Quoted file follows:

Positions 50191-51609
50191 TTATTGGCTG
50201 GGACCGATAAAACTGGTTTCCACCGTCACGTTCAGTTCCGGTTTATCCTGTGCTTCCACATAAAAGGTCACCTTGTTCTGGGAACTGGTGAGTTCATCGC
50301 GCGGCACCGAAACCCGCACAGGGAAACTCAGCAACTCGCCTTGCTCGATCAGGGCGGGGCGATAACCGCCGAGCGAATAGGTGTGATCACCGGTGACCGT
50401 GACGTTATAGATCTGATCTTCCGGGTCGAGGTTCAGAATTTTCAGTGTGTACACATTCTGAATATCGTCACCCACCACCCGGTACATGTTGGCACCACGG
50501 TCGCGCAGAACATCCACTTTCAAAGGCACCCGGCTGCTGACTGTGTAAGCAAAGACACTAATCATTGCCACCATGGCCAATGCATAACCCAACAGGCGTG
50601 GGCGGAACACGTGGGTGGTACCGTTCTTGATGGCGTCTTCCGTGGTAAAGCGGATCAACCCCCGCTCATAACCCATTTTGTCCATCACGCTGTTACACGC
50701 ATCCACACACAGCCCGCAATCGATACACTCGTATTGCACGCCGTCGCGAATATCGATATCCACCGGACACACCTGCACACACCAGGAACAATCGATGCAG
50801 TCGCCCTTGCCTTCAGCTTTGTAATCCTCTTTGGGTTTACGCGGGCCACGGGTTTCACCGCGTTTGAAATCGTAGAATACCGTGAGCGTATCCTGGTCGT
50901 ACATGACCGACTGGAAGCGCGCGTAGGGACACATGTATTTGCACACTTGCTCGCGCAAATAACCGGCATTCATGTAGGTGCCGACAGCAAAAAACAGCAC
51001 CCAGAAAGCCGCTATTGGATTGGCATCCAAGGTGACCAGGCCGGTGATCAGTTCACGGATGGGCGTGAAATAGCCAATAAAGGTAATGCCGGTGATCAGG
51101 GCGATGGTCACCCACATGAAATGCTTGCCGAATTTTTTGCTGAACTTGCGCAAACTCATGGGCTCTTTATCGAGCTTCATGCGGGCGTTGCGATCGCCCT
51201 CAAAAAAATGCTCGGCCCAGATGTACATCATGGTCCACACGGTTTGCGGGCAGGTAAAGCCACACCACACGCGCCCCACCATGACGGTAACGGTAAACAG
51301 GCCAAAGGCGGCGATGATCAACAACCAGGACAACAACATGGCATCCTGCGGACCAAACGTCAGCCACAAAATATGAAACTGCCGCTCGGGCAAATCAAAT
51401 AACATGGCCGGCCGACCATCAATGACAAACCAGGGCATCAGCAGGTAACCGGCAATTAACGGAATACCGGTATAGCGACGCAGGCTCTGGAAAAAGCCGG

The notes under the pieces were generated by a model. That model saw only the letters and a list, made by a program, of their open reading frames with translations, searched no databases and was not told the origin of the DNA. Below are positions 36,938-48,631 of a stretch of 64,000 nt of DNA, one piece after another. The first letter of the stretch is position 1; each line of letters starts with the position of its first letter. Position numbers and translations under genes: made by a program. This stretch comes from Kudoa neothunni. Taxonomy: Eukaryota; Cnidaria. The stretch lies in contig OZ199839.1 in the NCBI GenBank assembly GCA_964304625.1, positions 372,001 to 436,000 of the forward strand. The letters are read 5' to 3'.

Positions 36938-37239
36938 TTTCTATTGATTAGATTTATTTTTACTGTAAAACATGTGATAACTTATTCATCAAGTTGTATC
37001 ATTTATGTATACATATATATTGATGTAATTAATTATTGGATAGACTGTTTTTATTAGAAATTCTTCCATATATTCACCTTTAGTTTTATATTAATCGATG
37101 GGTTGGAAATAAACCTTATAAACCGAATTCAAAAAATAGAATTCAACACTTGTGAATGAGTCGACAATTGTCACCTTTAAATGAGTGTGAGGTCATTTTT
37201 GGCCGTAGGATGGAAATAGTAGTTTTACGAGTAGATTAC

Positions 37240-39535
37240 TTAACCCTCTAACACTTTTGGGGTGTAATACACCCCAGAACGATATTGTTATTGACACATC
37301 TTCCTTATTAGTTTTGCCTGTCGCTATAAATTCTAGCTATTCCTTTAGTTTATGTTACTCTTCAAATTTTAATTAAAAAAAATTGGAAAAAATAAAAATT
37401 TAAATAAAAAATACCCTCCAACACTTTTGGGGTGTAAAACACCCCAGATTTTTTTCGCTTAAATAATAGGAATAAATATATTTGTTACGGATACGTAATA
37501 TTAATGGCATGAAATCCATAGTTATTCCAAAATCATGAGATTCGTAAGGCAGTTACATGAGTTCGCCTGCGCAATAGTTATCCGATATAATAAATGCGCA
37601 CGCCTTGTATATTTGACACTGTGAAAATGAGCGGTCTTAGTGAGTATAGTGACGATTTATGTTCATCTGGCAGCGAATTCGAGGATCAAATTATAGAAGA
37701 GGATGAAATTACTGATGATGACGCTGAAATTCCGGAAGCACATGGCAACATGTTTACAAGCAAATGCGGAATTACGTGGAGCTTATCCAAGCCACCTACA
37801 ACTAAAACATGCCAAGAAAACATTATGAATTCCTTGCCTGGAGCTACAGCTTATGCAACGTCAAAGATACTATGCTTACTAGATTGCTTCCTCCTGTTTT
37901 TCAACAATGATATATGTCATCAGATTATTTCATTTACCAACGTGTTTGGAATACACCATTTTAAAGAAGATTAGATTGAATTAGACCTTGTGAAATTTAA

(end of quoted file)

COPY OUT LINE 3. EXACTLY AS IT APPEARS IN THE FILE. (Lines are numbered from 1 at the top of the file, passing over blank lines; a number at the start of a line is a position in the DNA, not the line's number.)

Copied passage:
50201 GGACCGATAAAACTGGTTTCCACCGTCACGTTCAGTTCCGGTTTATCCTGTGCTTCCACATAAAAGGTCACCTTGTTCTGGGAACTGGTGAGTTCATCGC